Section 241(a) (11) of the Immigration and Nationality Act, 8 U.S.C. § 1251 renders deportable and Sec. 212(a) (23) of that Act makes ineligible for adjustment of status, any alien who is convicted of a violation of "any law ... relating to the illicit possession of ... narcotic drugs." That provision requires that a conviction relate to illicit possession. A conviction for attempted illicit possession renders an alien as deportable as does a conviction for actual illicit possession. See Bronsztejn v. INS, 526 F.2d 1290, 1291 (2d Cir. 1975). We conclude also that unlawfully obtaining narcotics falls within the prohibition against unlawfully possessing such drugs. Thus, Dr. Abudu's conviction for violation of section 11173(a) of the Cal.Health and Safety Code, attempting to obtain demerol (a narcotic drug), falls within the immigration statute and constitutes a deportable offense.
II. ASYLUM AND PROHIBITION AGAINST DEPORTATION
The Supreme Court recently reiterated that the Board has wide discretion to deny a petition by an alien seeking reopening. Such denials are reviewed for abuse of discretion. See INS v. Rios-Pineda, 471 U.S. 444, 105 S. Ct. 2098, 2101, 85 L. Ed. 2d 452 (1985). Here, however, the sole issue is whether petitioner presented a prima facie case for reopening. "When the Board restricts its decision [refusing to reopen] to whether the alien has established a prima facie case it is only this basis for its decision that we review." Hernandez-Ortiz v. INS, 777 F.2d 509, 517 (9th Cir. 1985). See also Federal Power Commission v. Texaco Inc., 417 U.S. 380, 397, 94 S. Ct. 2315, 2326, 41 L. Ed. 2d 141 (1974) (" [A]n agency's order must be upheld, if at all, 'on the same basis articulated in the order by the agency itself.' ") (citation omitted).
Our obligation as a reviewing court is to "hold unlawful and set aside agency action, findings, and conclusions found to be ... arbitrary, capricious, an abuse of discretion, or otherwise not in accordance with law." 5 U.S.C. § 706(2) (A). Recently, an en banc panel of this court held that "the Board's refusal to grant reopening in the exercise of its administrative discretion [is to] be reviewed independently of the correctness of the Board's ruling on the question of statutory eligibility." Gonzalez Batoon v. INS, 791 F.2d 681, 684 (9th Cir. 1986). Here, we are not faced with the exercise of the Board's administrative discretion; rather, the issue on this appeal is whether the Board's decision to refuse to reopen on the ground that petitioner's application and supporting material did not set forth a prima facie case for substantive relief must be reversed as not in accordance with law.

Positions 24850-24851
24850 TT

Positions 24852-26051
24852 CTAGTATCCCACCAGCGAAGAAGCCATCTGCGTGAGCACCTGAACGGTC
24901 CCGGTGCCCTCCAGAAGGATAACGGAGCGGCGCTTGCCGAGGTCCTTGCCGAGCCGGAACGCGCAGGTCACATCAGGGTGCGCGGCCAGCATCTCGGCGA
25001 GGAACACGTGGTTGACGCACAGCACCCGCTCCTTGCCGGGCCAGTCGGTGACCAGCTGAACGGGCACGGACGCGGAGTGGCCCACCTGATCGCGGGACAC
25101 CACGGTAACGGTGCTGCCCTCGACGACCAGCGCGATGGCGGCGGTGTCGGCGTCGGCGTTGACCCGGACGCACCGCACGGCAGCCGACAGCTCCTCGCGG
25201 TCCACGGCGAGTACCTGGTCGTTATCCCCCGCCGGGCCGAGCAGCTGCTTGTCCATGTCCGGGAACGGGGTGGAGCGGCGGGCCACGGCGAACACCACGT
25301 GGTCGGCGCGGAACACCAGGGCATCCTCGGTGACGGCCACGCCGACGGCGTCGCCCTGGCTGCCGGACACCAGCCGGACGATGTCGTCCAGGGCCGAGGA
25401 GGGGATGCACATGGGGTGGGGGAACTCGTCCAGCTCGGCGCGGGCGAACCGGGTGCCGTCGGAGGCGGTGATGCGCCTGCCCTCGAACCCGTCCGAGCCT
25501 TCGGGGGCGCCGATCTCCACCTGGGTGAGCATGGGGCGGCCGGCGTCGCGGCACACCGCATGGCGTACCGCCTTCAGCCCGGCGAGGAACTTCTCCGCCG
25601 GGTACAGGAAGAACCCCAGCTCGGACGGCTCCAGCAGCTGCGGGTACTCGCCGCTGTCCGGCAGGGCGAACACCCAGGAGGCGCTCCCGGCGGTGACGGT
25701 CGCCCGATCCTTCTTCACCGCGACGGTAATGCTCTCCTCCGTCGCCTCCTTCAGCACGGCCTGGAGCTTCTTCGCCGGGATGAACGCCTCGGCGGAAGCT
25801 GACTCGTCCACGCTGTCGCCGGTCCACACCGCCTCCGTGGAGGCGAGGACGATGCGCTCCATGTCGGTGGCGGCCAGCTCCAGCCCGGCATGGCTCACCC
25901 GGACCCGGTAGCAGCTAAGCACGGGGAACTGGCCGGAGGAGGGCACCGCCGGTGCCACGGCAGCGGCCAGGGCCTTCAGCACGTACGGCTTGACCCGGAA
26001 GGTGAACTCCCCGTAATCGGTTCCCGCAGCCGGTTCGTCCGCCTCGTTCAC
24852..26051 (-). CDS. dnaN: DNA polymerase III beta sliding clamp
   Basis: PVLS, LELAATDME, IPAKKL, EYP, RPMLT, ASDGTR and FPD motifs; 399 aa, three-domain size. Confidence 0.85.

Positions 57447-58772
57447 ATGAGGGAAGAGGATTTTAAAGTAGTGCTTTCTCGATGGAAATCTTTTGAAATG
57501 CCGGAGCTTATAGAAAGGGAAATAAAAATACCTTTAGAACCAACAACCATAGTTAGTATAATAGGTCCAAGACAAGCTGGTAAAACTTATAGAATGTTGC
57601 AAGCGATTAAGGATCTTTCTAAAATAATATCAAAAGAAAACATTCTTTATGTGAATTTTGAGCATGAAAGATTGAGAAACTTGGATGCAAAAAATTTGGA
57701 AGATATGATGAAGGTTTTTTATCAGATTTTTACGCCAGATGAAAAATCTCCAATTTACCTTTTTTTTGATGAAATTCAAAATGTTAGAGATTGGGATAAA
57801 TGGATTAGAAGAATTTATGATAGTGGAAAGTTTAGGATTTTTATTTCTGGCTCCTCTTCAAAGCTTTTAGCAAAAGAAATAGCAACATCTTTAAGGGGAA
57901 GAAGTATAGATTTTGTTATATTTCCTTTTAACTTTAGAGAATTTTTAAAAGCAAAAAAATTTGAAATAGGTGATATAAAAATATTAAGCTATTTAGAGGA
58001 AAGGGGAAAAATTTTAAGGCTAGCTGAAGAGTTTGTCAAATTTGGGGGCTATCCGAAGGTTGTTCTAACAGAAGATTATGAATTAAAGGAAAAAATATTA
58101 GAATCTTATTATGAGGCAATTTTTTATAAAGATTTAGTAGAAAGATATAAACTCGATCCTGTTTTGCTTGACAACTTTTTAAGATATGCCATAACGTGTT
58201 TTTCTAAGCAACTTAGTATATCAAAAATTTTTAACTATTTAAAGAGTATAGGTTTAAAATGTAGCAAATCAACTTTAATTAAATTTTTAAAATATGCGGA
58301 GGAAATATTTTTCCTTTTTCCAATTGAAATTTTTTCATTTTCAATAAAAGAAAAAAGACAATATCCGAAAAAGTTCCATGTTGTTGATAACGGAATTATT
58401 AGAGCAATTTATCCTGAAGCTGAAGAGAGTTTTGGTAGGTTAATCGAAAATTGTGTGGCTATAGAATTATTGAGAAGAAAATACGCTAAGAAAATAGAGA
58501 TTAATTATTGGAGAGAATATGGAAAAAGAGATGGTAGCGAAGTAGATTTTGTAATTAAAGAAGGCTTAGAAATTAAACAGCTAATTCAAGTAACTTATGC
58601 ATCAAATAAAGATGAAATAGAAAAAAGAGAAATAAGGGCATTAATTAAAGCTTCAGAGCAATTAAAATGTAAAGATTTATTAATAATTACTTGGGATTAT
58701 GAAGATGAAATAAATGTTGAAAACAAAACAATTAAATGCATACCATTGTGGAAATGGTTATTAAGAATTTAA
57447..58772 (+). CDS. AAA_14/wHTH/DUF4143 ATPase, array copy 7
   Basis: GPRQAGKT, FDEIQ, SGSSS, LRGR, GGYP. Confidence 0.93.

The Board's denial of reopening will not be sustained (and thus the exercise of its discretion will not be held to be proper) if its ruling is not in accordance with law. See Ghadessi v. INS, 797 F.2d 804, 806 (9th Cir. 1986) ("our review is limited to considering whether the BIA's 'determination concerning the prima facie case is correct.' ") (citation omitted) (emphasis in original). The BIA's action would be in accordance with law only if its conclusion that a prima facie case was not established is correct. See Larimi v. INS, 782 F.2d 1494, 1496 (9th Cir. 1986) ("The denial of a motion to reopen for failure to make out a prima facie case is always an appropriate exercise of discretion if the determination concerning the prima facie case is correct."); 5 U.S.C. § 706(2) (A). Thus, an agency will be held to have abused its discretion when it errs in determining what constitutes a prima facie case because "the court is accountable for the correctness of the interpretation it adopts." Levin, Scope-of-Review Doctrine Restated, 38 Ad.L.Rev. 239, 268 (1986) (comment to Sec. (f), Restatement of Scope-of-Review Doctrine) (emphasis in original).